- Parent Category: FAQs
- Category: Bible Questions and answers about the Church
- Published on Thursday, 19 November 2009 12:34
In practice, the issue of railing has been one of the most difficult problems to handle. The accusation of railing has been abused at times. An answer to this question requires great care and the fear of God.
The noun translated "railer" in 1 Corinthians 5:11 is used in only one other passage (1 Cor. 6:10). The related noun, "railing," appears twice in 1 Peter 3:9 ("not rendering . . . railing for railing") and once in 1 Timothy 5: 14, translated "speak reproachfully." The related verb is always translated "revile" in its four uses (John 9:28; Acts 23:4; 1 Cor. 4:12; 1 Pet. 2:23). The other related word is translated "reviled again" (1 Pet. 2:23).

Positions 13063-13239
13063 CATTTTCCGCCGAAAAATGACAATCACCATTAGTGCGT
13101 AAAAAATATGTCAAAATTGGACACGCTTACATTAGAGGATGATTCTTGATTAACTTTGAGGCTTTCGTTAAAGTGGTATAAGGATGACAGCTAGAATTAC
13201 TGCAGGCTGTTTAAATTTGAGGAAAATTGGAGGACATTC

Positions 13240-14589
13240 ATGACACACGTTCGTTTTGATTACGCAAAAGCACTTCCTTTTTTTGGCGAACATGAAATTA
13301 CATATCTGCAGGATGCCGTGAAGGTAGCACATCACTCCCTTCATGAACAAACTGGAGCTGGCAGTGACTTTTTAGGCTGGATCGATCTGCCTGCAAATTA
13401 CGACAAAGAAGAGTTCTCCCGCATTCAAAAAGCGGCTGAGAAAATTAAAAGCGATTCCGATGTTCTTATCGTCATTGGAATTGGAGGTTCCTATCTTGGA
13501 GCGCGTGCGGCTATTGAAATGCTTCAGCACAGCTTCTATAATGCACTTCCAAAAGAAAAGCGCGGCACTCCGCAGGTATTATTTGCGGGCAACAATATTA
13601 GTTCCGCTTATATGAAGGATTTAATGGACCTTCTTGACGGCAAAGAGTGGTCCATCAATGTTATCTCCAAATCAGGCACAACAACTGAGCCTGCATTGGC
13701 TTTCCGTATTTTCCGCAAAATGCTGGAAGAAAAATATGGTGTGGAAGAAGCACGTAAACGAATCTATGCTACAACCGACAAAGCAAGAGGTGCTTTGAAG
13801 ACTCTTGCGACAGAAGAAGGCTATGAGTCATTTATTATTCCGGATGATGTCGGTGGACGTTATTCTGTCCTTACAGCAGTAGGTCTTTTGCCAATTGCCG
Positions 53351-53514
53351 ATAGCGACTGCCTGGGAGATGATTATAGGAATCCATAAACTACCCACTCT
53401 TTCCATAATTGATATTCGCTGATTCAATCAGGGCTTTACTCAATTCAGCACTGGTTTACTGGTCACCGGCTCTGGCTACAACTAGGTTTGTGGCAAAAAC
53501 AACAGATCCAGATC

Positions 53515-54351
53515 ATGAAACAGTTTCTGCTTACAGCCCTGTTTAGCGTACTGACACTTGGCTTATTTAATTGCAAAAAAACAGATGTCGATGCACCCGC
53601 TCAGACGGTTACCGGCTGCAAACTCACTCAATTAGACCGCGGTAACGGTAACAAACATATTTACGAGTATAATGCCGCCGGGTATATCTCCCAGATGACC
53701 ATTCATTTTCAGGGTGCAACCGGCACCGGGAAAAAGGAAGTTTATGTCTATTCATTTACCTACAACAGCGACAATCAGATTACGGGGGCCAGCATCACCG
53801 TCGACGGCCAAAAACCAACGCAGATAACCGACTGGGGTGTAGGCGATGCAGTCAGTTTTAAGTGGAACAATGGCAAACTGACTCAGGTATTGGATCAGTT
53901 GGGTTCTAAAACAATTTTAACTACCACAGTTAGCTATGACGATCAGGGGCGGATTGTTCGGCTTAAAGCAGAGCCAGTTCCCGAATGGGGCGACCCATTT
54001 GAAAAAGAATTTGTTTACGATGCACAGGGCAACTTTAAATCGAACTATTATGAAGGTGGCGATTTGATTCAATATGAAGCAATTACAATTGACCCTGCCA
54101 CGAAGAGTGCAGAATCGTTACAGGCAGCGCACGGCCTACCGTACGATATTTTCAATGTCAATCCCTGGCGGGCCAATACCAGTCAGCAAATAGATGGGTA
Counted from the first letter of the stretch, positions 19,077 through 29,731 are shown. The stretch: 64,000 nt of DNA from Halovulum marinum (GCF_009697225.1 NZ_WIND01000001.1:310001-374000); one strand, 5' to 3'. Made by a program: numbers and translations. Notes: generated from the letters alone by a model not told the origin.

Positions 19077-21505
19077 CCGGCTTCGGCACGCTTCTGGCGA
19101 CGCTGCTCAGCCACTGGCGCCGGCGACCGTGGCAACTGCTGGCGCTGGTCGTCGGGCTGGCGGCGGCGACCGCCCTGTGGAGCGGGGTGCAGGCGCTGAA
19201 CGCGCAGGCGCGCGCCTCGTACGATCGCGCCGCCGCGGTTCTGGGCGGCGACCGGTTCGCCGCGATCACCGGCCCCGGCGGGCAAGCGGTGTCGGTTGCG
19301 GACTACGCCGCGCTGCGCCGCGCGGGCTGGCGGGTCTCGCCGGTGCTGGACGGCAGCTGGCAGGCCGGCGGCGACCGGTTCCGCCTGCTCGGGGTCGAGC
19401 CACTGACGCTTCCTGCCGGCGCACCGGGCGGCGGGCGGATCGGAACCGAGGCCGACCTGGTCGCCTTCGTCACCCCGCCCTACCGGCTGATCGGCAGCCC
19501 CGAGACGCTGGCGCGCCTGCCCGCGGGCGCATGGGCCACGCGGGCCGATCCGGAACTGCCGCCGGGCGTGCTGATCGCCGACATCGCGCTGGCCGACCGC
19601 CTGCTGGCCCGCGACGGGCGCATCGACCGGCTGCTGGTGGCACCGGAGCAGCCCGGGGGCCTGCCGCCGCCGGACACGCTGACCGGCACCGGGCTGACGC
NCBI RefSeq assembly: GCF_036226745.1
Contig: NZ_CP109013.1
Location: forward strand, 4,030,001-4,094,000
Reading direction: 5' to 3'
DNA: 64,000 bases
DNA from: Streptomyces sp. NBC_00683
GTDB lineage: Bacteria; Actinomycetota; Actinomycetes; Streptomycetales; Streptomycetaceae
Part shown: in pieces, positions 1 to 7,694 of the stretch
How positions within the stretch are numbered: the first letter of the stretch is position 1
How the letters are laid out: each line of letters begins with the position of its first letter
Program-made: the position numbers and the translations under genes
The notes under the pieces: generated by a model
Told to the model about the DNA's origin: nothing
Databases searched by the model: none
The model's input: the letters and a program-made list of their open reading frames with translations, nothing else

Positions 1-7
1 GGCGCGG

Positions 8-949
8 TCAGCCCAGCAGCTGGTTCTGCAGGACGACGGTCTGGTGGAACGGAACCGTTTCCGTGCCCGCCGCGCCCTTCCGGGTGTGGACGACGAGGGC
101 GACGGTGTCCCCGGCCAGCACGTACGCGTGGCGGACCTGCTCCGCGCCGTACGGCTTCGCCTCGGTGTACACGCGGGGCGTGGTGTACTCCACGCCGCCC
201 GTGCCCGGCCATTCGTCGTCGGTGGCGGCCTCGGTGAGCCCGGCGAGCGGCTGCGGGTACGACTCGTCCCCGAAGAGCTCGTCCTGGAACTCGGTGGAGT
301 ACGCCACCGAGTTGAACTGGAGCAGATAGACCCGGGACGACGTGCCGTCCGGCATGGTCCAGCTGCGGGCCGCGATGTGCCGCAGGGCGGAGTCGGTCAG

A blending of the meanings given by various language helps (Vine, Thayer, Strong, Moulton and Milligan, and Kittel) and commentators indicates that railing is abusive, insulting language intended to wound, vilify, and defame another. It is persistent, purposeful character assassination.
Railing may involve some degree of truth (John 9:28; 1Tim. 5:14), but is directed in a derisive, destructive way. In Acts 23, Paul understands that when the Scriptures forbid speaking evil of a ruler (v. 5), this includes railing (or reviling, v. 4). Therefore, although evil speaking may not be railing, all railing is evil speaking. The use of this family of words (railer, railing, revile) in the Septuagint (the Greek translation of the OT) adds another element to its meaning. The uses include hatred (Gen. 49:23), striving or chiding - expressing disapproval (Ex. 21:18; 17:2, 7; Num. 20:3, 13; Deu. 33:8), slander (Pro. 10:18), brawling (25:24), and contention (26:21; 27:15). This seems to add the thought of contentiousness to the meaning of railing.
Contrasting with most of the other sins in the passage (1 Cor. 5:11), railing requires a subjective judgement (made by spiritual leaders) as to when its continued practice constitutes the offender a railer.